Also, this is the film for anyone who loves zither music. It’s hard to think of any film that uses a soundtrack of just one instrument, but famously, all of the music in the film was played by local zither musician Anton Karas. The music from the film turned out to be a big hit in 1950 as well.
There was a British and an American version. The US version mostly just made Joseph Cotton’s character look better by cutting a few scenes when he acted stupid. Nowadays, most showings are just of the UK version.
Here’s the trailer for the restoration of The Third Man. I thought it just conveys the spirit of the film better than contemporaneous trailers did. If you want to watch an original one that appears to be for the US version, it’s here.
Here’s what I wrote about The Night of the Hunter the last time:
The Night of the Hunter (1955). Directed by Charles Laughton. Starring Robert Mitchum, Shelley Winters and Lillian Gish. A fable of good versus evil as well as the true meaning of Christianity, Mitchum stars as the “Reverend” Harry Powell, a con man and serial killer for whom the Gospel is just another tool to scam people out of their money. After a former cellmate of his, Ben Harper, (Peter Graves) is executed for a bank robbery, Powell marries and then murders Harper’s widow (Winters) in order to steal the money that Harper had stolen in the first place. But Harper gave the money to his young children, who then flee from the Reverend through Depression-era West Virginia. Powell chases the children with the intent of murdering them and stealing the money, but they are first found by the saintly Rachel Cooper (Gish), an old woman who takes in orphans.
The Night of the Hunter was not a success when it was first released, and that was probably why it ended up being the only film ever directed by Laughton. But Laughton incorporated several film techniques of German expressionism which gave the film a haunting and quite unreal look. The screenplay was credited to James Agee based on a novel from Davis Grubb, but most accounts have Laughton and Mitchum completely re-writing Agee’s script themselves.
Even though the original film was a flop, the reputation of The Night of the Hunter has only grown since then. It was just this month ranked as the 25th-best film of all-time in the BFI Sight and Sound Top 100 greatest films.
And while I didn’t plan it, it is a bit of a Christmas movie as the film ends with a Christmas celebration.
Adding to what I wrote last time, this is really the performance of his career for Mitchum. As I noted earlier, Mitchum re-wrote almost all of the Rev. Powell’s dialog alongside Laughton. There weren’t many who can show real menace like Mitchum. He’s a serial killer who is going to kill two small children, which is really dark for a pre-1967 American film.
Powell is the embodiment of pure evil and a false Christianity. That gets contrasted with the pure good (but tough-as-nails) Gish playing Rachel Cooper. It’s Cooper who knows true Christianity and therefore isn’t fooled by a false prophet, unlike everyone else Powell comes across.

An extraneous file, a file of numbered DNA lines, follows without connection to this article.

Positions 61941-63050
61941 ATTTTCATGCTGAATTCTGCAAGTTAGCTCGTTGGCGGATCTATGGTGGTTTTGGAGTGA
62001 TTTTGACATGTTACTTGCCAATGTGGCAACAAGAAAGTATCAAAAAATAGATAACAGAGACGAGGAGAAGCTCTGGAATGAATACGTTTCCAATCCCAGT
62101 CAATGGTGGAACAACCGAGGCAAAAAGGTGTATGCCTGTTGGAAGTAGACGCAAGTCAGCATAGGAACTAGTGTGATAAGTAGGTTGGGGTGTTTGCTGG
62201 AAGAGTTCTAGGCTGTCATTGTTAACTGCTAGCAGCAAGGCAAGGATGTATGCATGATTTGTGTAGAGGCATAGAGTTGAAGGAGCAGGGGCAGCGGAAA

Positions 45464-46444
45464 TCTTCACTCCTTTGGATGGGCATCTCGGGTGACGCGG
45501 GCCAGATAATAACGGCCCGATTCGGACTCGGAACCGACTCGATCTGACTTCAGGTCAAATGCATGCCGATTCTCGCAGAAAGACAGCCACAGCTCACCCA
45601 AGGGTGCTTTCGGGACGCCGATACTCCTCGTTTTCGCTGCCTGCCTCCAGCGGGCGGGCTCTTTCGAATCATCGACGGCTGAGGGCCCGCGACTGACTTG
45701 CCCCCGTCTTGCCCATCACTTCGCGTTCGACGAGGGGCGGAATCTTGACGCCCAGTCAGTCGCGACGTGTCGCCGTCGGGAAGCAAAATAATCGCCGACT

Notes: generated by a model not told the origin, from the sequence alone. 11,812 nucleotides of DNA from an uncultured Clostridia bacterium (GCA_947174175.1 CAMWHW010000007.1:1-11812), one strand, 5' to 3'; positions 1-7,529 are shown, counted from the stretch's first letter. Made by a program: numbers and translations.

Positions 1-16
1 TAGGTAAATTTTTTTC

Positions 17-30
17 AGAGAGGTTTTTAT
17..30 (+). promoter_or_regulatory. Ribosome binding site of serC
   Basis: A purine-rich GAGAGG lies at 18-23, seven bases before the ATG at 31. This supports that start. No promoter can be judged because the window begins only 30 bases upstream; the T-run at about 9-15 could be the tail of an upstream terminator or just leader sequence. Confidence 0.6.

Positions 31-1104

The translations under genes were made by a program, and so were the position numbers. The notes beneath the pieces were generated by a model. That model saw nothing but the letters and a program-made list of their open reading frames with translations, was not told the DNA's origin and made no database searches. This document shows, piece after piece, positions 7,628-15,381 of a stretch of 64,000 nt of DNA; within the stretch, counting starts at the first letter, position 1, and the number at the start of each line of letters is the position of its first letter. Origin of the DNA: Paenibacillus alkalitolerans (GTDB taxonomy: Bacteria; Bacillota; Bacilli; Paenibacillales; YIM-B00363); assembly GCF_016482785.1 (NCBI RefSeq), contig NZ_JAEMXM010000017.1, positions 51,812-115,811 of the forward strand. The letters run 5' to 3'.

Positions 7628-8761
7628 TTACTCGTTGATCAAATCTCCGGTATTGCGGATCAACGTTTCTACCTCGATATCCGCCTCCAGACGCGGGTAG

Here’s the trailer for The Night of the Hunter. You can see both movies tonight have some very striking cinematography. The big difference in the look is that The Third Man is tossing in some neorealism with the use of the city (and sewers) of Vienna and The Night of the Hunter is much more artificial, befitting the fable-like tale it tells.
The Third Man or The Night of the Hunter
This poll is closed
The Third Man
The Night of the Hunter
You have until Wednesday evening to vote.
Next time we have the final matchup of the second round as Sunset Boulevard (1950) takes on The Killing (1956).
Welcome back to everyone who skips the jazz and the cinema.
I’m not going to say the off-season is over, but it’s clear the Cubs are pretty close to having the team that they’ll open up Spring Training with. They could still sign a left-handed reliever and there is always the possibility of trading Nick Madrigal, but both moves would just be tinkering around the margins.
So I think it’s safe to ask you now to grade the Cubs’ offseason. Besides, I can’t think of any other questions other than a few on the World Baseball Classic that I want to save until we get closer to that event.
So grade team president Jed Hoyer and the front office. How did they do this winter? As has been noted before, the Cubs signed more major league free agents from other teams than any other team this winter. (The Mets signed more free agents, but three of their signings were re-signing their own players and the Cubs only re-signed Drew Smyly.) But they didn’t sign anyone to a “mega” contract, like Aaron Judge, Trea Turner and Xander Bogaerts got. Or whatever Carlos Correa ended up getting from the Twins. The Cubs’ biggest signing, Dansby Swanson, wasn’t even the biggest free-agent contract in Cubs’ history, coming in second behind the Jason Heyward deal before the 2016 season.
So the Cubs spread their money around a lot. Do you think they spent their money wisely? Or did they just spend a lot of money on players that don’t make them much better.
So grade the Cubs’ offseason.
Grade the Cubs off-season
This poll is closed
Thank you so very much for stopping by. We’ll get your coat now. You’re going to need it out there. Please get home safely. Clean up after yourself and recycle any cans and bottles. Tip the waitstaff. And join us again tomorrow for more BCB After Dark.